Raymond turned to inspect the outcropping of unnamed stone that had raised from the Wilcox’s garage floor closer and leaned over what appeared to be a standard manhole cover at its peak.  Closer inspection revealed that the markings upon it were not in English, nor in any sort of lettering that either of them had seen anywhere.  Anywhere that is, except for the writings that Raymond had kept secret from everyone he had known for years.  He ran to the boxes and dug out the books and statues that he had hidden in the bottom of them beneath Mrs. Wilcox’s knickknacks and old rags.

“It cannot be,” Raymond said as he ran with a yellowed sheet of paper in one hand and a small idol in the other back to the stones.  “The markings.”

“Yeah, those have always been there,” added Henry, looking Raymond’s shoulder.  “My dad says that sewer cover has been there since we moved in.  Sometimes it smells bad but it always goes away.  We always thought it was just some weird marks somebody had scratched into it.  Does it mean anything to you?”

“It means everything,” Raymond said and clutched the paper closer to his chest after noticing Henry was trying to see what strange writing was transcribed upon them.  The writing on the sewer cover were ancient hieroglyphics that matched perfectly to an inscription on the base of the idol as well as the writing on Raymond’s papers.

“I don’t know how it is possible, but this must be it.  This is R’lyeh,” Raymond said and placed his hands on the sewer cover.

“It’s what?” asked Henry.

Raymond paid him no attention but quickly went about his work of removing carved statues, candles and books from the boxes the boys had carried.  He repeated the words, “Ph’nglui mglw’nafh Cthulhu R’lyeh wgah’nagl fhtagn,” several times then stood back.

Henry’s jaw nearly touched the floor.  “What the hell is going on?” he asked.  “This some messed up voodoo sh…”

“Silence!” Raymond turned and shouted at him.  “The time is at hand for the high priest Cthulhu to be rise and lay waste to all that you know and for him to summon the Great Old Ones!  You and your kind shall wail as you burn!”

Raymond panted and the two stared at one another in silence.  Soon, he turned back to the sewer cover.  He expected something to have happened.  He slid his hands over the sewer cover again and repeated his incantation but with more desperation in his voice.

“You know what,” Henry said from behind him.  “I don’t think we should hang out anymore.”

After a few moments, just as Raymond was about to give up, a low rumble began to emanate from the small pile of stone.  Raymond stepped backward and begin to laugh.  As the rumbling increased so did the maniacal tone to his laughter and the sewer cover began to tip in on itself.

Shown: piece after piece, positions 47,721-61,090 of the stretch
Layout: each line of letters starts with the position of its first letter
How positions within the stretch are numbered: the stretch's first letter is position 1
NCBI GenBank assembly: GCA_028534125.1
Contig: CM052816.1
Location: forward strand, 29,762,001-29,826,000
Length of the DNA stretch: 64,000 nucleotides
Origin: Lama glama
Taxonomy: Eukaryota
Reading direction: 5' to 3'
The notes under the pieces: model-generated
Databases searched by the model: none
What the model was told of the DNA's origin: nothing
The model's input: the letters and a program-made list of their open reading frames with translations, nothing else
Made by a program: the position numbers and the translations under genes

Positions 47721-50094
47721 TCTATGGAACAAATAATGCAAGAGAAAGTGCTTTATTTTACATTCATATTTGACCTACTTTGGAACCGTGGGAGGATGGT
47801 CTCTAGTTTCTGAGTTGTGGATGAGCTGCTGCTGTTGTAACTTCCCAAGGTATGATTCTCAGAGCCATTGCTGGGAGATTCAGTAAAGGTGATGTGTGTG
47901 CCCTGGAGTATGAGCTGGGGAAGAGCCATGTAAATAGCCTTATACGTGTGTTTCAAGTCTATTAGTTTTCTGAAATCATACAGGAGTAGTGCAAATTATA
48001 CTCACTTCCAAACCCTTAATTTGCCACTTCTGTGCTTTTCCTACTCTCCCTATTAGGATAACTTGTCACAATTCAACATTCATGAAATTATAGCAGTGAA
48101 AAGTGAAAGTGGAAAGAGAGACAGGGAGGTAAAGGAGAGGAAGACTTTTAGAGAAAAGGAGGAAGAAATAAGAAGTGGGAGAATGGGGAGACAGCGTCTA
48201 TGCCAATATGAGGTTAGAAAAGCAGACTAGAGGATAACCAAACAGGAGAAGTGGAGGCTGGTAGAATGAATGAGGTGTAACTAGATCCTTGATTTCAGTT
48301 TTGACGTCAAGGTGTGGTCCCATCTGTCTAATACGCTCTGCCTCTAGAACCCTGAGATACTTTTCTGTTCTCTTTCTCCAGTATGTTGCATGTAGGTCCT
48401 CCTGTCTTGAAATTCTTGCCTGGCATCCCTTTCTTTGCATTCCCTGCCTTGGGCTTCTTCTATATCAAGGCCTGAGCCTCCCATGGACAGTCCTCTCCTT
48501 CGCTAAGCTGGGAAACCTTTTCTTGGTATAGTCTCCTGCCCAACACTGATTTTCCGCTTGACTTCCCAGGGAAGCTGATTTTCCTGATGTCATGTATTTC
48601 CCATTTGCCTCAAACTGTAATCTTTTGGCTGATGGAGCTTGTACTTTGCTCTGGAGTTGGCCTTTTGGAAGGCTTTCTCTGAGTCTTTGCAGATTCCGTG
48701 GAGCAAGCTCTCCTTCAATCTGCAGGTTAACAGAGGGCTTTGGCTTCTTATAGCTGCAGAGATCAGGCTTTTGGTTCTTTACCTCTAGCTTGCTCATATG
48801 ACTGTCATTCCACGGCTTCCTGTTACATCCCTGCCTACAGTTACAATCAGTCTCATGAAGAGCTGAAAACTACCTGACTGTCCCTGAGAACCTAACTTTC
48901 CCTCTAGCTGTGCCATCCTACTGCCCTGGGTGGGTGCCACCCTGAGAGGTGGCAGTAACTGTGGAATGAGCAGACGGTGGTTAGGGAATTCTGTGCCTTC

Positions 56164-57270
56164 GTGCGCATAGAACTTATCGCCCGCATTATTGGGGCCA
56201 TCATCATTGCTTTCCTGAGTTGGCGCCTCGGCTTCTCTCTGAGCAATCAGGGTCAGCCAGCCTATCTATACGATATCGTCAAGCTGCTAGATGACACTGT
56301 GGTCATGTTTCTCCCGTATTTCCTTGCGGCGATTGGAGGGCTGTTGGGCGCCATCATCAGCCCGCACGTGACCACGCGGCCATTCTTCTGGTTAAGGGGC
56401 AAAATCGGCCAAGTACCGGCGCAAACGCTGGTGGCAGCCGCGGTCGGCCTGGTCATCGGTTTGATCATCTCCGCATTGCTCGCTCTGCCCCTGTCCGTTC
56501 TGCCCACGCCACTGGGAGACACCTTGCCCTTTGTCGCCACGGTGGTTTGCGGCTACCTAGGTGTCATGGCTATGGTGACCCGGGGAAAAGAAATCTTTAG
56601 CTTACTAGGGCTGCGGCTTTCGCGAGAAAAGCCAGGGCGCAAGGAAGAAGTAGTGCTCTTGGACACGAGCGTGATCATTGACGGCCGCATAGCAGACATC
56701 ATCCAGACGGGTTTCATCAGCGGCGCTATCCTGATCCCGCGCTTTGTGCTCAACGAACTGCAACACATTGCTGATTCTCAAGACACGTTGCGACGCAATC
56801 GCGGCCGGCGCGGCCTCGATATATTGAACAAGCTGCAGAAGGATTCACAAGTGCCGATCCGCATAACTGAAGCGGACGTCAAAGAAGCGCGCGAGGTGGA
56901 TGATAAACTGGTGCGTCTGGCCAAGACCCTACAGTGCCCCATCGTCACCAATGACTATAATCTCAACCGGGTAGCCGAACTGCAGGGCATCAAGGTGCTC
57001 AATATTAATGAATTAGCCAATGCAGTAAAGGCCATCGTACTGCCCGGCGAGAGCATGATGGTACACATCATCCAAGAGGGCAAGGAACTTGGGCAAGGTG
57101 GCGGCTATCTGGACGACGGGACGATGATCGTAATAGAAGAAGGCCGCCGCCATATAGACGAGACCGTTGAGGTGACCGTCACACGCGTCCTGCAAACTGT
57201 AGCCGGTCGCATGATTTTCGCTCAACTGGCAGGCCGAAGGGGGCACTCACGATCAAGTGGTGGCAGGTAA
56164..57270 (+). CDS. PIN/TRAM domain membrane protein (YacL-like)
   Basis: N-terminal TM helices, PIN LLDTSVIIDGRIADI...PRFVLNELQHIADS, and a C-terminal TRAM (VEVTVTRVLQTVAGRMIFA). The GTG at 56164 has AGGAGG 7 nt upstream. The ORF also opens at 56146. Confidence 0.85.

“Yes,” called Raymond, “rise great Chtulhu!”

When the cover had unexplainably disappeared from site, the rumbling stopped and all was silent for a time.  Raymond stepped slowly toward the open hole amongst the rock outcroppings and Henry followed cautiously behind.  As the two peered down into the chasm and the darkness that seemed to stretch for thousands of miles beneath the Earth, the distant sound of a large exhale came forth from the space and suddenly something shot out from the gaping hole in the ground into the face of Raymond.

As he fell backward to the floor, he shrieked in horror and flailed his arms wildly about him, trying to remove the thing that spewed itself forth from the depths of Hell from his face.

“Stop,” called Henry.  “You’re gonna hurt it.”  He ran to Raymond’s side and removed what appeared to be a young, slime covered kitten from his chest and stroked it gently in his arms where it began to pur.

Raymond, in shock, looked to the stone structure, but it had disappeared.  The manhole cover was back on the flat surface of the Wilcox’s concrete garage floor.

“No,” he muttered.  “It can’t be.  I was to summon the great Cthulhu.  I, Raymond Castro have studied these ancient texts for years and I was to usher in a new dawn to the time of the Old Ones, yet all that has appeared before me is this cat.”

“He likes me,” Henry said as the kitten nuzzled into his chest.  “Wait,” he added and lifted the kitten suddenly above his head and looked up at it.  “Yep, he.”

Without a word, Raymond gathered his statues and books.  He tucked the papers under his arm and rushed away into the rain, just as the sun was beginning to break through on the western horizon and intended to destroy every one of the items later that night.

In the meantime, the Wilcox family enjoyed the company of their new pet.  That is until the next morning when they discovered that it had laid waste to Mrs. Wilcox’s begonias and brought a great pestilence upon the rose bushes with its urine.